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How much do you think Americans spend on clothing? Turns out the average American age 35-44 drops a whopping $209 on duds each month! Here in the U.K., the figure is much lower, with average Brits spending only about 100 pounds per year.
No matter what your clothing budget looks like, you are probably eager to make the most of your money without sacrificing style or quality. Want to buy lots of clothes without breaking the proverbial bank? Read on for some genius tips that can help anyone become a more frugal fashionista!
When you enter the clothing section of a department store, what's the first thing you see? It's probably mannequins and display tables showing off the season's trendy separates. That makes sense because you will shop for sweaters as soon as the chilly fall air arrives.
But if you want to keep more of your hard-earned money in your wallet, bypass those displays. Instead, head to the clearance racks. That's where the deep discounts are. Bonus: It will be fun, come next year, to have a stash of brand new pieces!
There's nothing wrong with wearing high-end clothes, but naturally, designer tags are much more expensive than more humble labels. When you are shopping for basics—think underwear, socks, leggings or long underwear bottoms, camis and undershirts—that won't be seen, go with the cheaper varieties.
We're not saying you should outfit yourself from the dollar store. However, if you're trying to lower your clothing expenditure, Merona layering tanks and Fruit of the Loom boxers will fit the bill. That way, you can sock away a little extra cash for that DKNY dress, Abercrombie hoodie, or Burberry scarf.
Have you ever shopped at outlet stores? They are popular with shoppers who expect to find deeply discounted name-brand clothing and accessories. But approach outlet shopping with a hefty dose of skepticism. Don't get lured into buying items just because there's a red 50% off sticker on the tag.
Why not? Well, those original suggested retail prices are made up out of whole cloth, so to speak. They are artificially inflated so that shoppers think they're getting a $240 cashmere cardigan for $60. The items you see at outlets might also be last year's style or have imperfections like a crooked seam.
If you shop outlets, ask yourself before buying if you'd pay the sale price for a particular piece if it were at a non-outlet retailer. If so, then inspect the garment for flaws and pop it in your shopping cart.
Macklemore might have found some treasures at the thrift store, but unless you're looking for an avocado-green caftan circa 1978 or a pair of flared-leg, bedazzled-pocket jeans that scream early 80s, give these places a miss.
A far better bet is a consignment store. They don't rely on donations, so they can be more discriminating about their stock. Items at a consignment store are in excellent condition, with no stains or tears. They're usually from high-end brands, too; you won't find H&M leggings or Forever 21 crop tops at the typical consignment store.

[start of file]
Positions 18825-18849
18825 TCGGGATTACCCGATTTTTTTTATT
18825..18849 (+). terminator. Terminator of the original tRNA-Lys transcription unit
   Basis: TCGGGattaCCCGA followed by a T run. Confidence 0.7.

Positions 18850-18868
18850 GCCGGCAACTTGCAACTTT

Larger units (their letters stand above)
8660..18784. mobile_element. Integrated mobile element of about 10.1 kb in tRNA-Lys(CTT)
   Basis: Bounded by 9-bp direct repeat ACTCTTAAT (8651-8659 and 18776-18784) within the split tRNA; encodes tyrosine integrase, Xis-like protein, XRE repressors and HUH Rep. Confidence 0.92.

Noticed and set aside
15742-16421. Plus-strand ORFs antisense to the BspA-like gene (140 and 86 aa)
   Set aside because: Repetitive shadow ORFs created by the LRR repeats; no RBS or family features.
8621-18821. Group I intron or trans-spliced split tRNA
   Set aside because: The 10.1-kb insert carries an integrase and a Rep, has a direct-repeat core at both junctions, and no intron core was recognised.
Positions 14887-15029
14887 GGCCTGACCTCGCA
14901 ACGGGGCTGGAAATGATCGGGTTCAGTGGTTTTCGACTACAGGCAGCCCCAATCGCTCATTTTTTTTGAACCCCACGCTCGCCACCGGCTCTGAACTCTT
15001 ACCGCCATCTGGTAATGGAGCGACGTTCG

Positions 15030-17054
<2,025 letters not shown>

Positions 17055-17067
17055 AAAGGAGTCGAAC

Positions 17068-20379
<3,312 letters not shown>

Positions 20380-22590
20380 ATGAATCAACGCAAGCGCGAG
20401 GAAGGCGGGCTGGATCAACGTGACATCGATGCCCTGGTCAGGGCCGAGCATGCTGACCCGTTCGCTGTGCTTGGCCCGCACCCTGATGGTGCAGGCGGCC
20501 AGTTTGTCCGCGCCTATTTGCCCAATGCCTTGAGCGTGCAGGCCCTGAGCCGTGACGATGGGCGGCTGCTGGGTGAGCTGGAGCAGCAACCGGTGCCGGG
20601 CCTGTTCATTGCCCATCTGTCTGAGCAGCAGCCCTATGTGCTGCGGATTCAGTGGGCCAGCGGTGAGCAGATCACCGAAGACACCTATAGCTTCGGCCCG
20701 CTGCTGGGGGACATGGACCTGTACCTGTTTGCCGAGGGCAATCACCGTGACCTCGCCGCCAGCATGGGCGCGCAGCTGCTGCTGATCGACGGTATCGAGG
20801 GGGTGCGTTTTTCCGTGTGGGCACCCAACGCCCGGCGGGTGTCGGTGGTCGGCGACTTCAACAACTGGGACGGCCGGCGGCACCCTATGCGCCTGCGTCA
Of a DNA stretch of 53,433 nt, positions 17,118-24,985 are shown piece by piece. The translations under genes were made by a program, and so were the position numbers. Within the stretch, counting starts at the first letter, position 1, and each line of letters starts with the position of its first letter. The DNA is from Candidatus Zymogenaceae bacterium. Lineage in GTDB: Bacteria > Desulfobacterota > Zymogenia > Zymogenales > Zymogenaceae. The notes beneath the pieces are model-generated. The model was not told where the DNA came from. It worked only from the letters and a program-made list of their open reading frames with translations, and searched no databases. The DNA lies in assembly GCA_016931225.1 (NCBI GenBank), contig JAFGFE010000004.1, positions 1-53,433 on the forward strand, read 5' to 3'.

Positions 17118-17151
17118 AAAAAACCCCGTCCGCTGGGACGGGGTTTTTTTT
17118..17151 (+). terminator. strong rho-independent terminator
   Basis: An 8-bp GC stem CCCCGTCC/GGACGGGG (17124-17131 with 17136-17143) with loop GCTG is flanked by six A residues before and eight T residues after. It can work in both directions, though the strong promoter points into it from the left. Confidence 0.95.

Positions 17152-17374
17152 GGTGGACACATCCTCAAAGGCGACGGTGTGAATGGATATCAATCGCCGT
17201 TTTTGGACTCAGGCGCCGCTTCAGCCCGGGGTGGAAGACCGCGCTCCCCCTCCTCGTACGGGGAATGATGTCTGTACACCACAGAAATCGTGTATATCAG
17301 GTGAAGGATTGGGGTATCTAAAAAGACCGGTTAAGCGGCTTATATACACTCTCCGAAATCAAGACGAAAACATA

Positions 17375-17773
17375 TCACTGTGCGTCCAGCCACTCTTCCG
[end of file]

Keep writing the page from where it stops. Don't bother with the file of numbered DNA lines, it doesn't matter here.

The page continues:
Another great way to save big bucks on fashion is to browse online consignment stores. ThreadUp and Poshmark are among the most popular resale sites. Here, you can find one-of-a-kind classics for a song. Use them to recoup a little of your clothing expenditure when you're tired of your own closet's contents, too.
Nordstrom, Macy's, Bloomingdale's, Victoria's Secret, L.L. Bean, and other top-notch retailers often have blowout sales that occur on an annual or semi-annual basis. Sign up for their email lists so you can stay in the know about what's going on sale when.
GMail will helpfully direct those emails to your Promotions folder. That way, you don't have to wade through a zillion promotional messages to find your important messages.
There are oodles of apps and browser extensions to help you find deals and discounts, to track price changes over time, and to apply coupon codes automatically. Many of these, like Honey and Rakuten, also give you cash back after certain purchases.
These take the guesswork out of trying to find a code for free shipping or trying to remember which sites have the best prices on certain pieces.
What could be better than adding some exciting new pieces to your closet without dropping a dime? Doing so while drinking wine and laughing with your BFFs! Clothing swap parties are a great way to spruce up your wardrobe, reduce the amount of clothing that ends up in landfills, and have fun.
Ask each participant to bring a shopping bag's worth (or more!) of gently used clothes, belts, shoes, hats, and jewellery. Have plenty of wine and some savoury snacks on hand, play some uplifting music (Lizzo, anyone?), and start swapping'.
You can impose rules if you're afraid the event will turn into a free-for-all—for example, no one takes home more than they donated, or everyone gets a turn being the first to choose. But if you keep the party relatively small, it should go smoothly all on its own.
It's a lot less fun, but it will save you some big bucks, if you shop for the life you have now.
Don't buy a pair of designer jeans that are two sizes too small, with the idea that they'll inspire you to lose weight. Say no to sexy clubwear if your socialising mainly takes place in dive bars or coffee shops.
It doesn't matter how great the sale is. This aspirational shopping almost always leads to wasted money and self-recriminations.
Scouring both the net and brick-and-mortar stores for bargains on clothes can be fun. The next time your wardrobe could use a refresh, use these tips to score lots of clothes for very little money!
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